Tuesday, May 24, 2011

A Spinach Revelation, and a Failed Experiment

I usually take advantage of my Mondays at home to cook for at least part of the week. Yesterday, however, I got sidetracked. First, I made granola. Then, I made cake (more about that another day). While I was making the cake, I was also making my first batch of rhubarb ginger jam. In the midst of all that, I ran errands, did some work, gardened in the drizzle, did laundry (including the caked-with-dirt-from-gardening-in-the-drizzle gardening clothes). Somehow, I forgot to make dinner. I had the fixings for a nice salad, but it was chilly and damp, not really salad weather.

What I did have, I realized as the afternoon edged toward evening, was a lot of spinach. A pound and a half, to be precise. I thought about spinach and green garlic soup; I thought about my tried and true spinach soup, but I wasn't in a soup mood. And then I remembered that Deb at Smitten Kitchen had written a few months ago about baked spinach, which she called, in fact, the "best baked spinach," and that seemed like just the ticket. The full recipe called for 3 pounds of spinach, and I only had half of that, but I figured the recipe was easy enough to halve, which I did. I'm going to send you over to Deb's post for the instructions. Suffice it to say that the spinach is, in fact, delicious. Also easy, though there are several steps (which makes sense, since the recipe is one she pieced together from several Julia Child recipes.) Once the spinach is wilted, you saute it in a bit of butter.

After it's dried out, you add a bit of flour, and once that's absorbed, some stock or cream, depending on how decadent you're feeling. (I used 1/2 asparagus stock and 1/2 1/2 and 1/2.) (I couldn't resist writing it that way.) Then you mix with some cheese, put it in a baking dish and top it with some breadcrumbs and more cheese, and you're done.

I didn't have any baked spinach to compare this too, but it was delicious, and I will absolutely make it again, this time, a full recipe. And I might not even share.

But then we come to the failed experiment.

One of Deb's suggestions was to use the spinach as a bed for a poached egg. This seemed like a fine idea to me except that I can't really make poached eggs. Alex, on the other hand, is a poached egg master, so I just cede the making of poached eggs to him. Last night, however, he wasn't there, and I was on my own if I wanted a poached egg. I thought about just making a soft-boiled egg instead, but then I remembered recently having read something about making poached eggs in the microwave and I decided to give it a try. I found what I had read--a short piece in Bon Appetit. Unfortunately, I began my experiment after I'd read the piece but before I read the comments, which suggested that it might be more complicated than it appeared on the surface. The Bon Appetit method involved putting the egg in water in a cup, covering with a saucer, and cooking on high heat for 1 minute, and voila-- a perfect poached egg was supposed to appear.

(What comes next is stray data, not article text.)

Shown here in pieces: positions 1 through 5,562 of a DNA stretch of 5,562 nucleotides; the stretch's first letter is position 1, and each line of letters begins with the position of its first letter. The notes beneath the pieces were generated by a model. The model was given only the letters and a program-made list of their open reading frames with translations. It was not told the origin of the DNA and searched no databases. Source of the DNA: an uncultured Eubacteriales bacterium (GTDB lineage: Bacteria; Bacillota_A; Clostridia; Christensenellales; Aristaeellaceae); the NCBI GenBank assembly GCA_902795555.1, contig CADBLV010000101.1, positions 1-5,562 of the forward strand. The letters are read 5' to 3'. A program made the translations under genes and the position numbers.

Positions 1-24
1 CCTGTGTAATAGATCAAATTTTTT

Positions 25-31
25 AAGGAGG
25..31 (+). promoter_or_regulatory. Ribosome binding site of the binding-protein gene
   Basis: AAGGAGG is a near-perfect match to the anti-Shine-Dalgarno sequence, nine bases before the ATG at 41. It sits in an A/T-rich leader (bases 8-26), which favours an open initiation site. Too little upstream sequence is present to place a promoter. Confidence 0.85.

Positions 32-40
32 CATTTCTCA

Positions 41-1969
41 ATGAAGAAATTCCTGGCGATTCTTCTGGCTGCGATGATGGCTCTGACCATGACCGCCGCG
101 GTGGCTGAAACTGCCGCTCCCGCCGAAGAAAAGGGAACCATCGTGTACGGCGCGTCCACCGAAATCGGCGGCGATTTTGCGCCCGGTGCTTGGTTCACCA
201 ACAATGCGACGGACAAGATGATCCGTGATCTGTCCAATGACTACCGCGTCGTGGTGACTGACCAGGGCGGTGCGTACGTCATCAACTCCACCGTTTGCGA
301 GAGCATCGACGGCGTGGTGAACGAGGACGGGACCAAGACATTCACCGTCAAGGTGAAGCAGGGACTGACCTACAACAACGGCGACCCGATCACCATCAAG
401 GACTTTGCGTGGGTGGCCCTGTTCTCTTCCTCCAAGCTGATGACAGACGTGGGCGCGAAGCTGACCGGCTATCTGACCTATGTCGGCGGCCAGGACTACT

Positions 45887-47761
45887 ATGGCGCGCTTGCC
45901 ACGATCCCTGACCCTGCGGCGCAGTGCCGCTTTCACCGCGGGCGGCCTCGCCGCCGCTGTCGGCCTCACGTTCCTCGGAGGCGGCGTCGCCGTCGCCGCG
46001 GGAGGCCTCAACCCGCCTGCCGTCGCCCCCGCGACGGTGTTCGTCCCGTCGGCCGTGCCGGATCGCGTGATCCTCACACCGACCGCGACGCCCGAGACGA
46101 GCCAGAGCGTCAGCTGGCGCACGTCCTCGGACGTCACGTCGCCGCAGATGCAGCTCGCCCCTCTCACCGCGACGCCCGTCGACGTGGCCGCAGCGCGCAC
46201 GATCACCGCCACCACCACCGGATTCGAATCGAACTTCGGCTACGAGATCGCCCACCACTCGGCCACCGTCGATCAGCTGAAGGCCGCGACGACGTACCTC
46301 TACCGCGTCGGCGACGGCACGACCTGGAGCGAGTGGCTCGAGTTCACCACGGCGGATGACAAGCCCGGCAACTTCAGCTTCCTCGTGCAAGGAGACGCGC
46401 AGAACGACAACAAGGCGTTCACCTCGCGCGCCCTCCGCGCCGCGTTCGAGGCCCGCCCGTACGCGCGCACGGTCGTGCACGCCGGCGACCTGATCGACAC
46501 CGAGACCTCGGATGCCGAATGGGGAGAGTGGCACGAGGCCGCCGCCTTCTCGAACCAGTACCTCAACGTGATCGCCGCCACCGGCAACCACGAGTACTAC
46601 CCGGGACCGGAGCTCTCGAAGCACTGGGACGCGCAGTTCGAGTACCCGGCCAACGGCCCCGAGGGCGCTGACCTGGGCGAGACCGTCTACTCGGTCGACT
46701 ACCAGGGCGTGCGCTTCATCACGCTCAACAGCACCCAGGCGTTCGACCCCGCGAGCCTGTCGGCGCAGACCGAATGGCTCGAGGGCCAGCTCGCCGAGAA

My microwave is ancient, however, and nothing cooks in one minute. My general calculation is that something that takes 1 minute in a newer microwave takes at least 3 minutes in mine. As a compromise, I set the timer for 2 minutes. But when the buzzer went off and I checked, the egg was only partly poached. I put the saucer back on and turned it on for 2 more minutes. About a minute in, there was a crash loud enough to send the cats scurrying to the basement in fear. When I opened the door, thankfully I didn't find a smashed dish and egg everywhere. I did, however, find the saucer catapulted to the side, along with some water and a bit of egg. What was left of the egg was closer to hard boiled than soft-boiled. It was rather sad looking, in fact.

Only then did I think to look at the comments, both of which said there were too many variables, and it hadn't worked. I had to agree with them.

Still, all was not lost. A piece of Hungry Ghost eight grain bread, topped with half the spinach, topped with the remains of the egg, turned out to be a delicious dinner.

Two lessons learned: The spinach is a winner.

And, at least for the moment, I will leave the poached eggs to Alex.


Anjuli said...

Oh I'm so glad to read about this making of spinach- coz I'm always looking for new spinach recipes etc...I laughed about the poached eggs.

Sue Dickman said...

Anjuli, I'm always looking for new spinach recipes as well, esp. in the spring and fall when I can grow it or get it at the farmers market. I'm definitely adding this one to my permanent spinach collection!

Lisa Peet said...

I actually bought egg-poaching tools so I could put poached eggs on top of greens -- it's one of my favorite combinations. They're these silicone rubber cups, shaped cunningly like eggshells with serrations around the edge. You spray them or oil them lightly, break an egg inside, and then float them in boiling water like lily pads until the eggs are set. Pretty foolproof, and that's the only way I can do them consistently.

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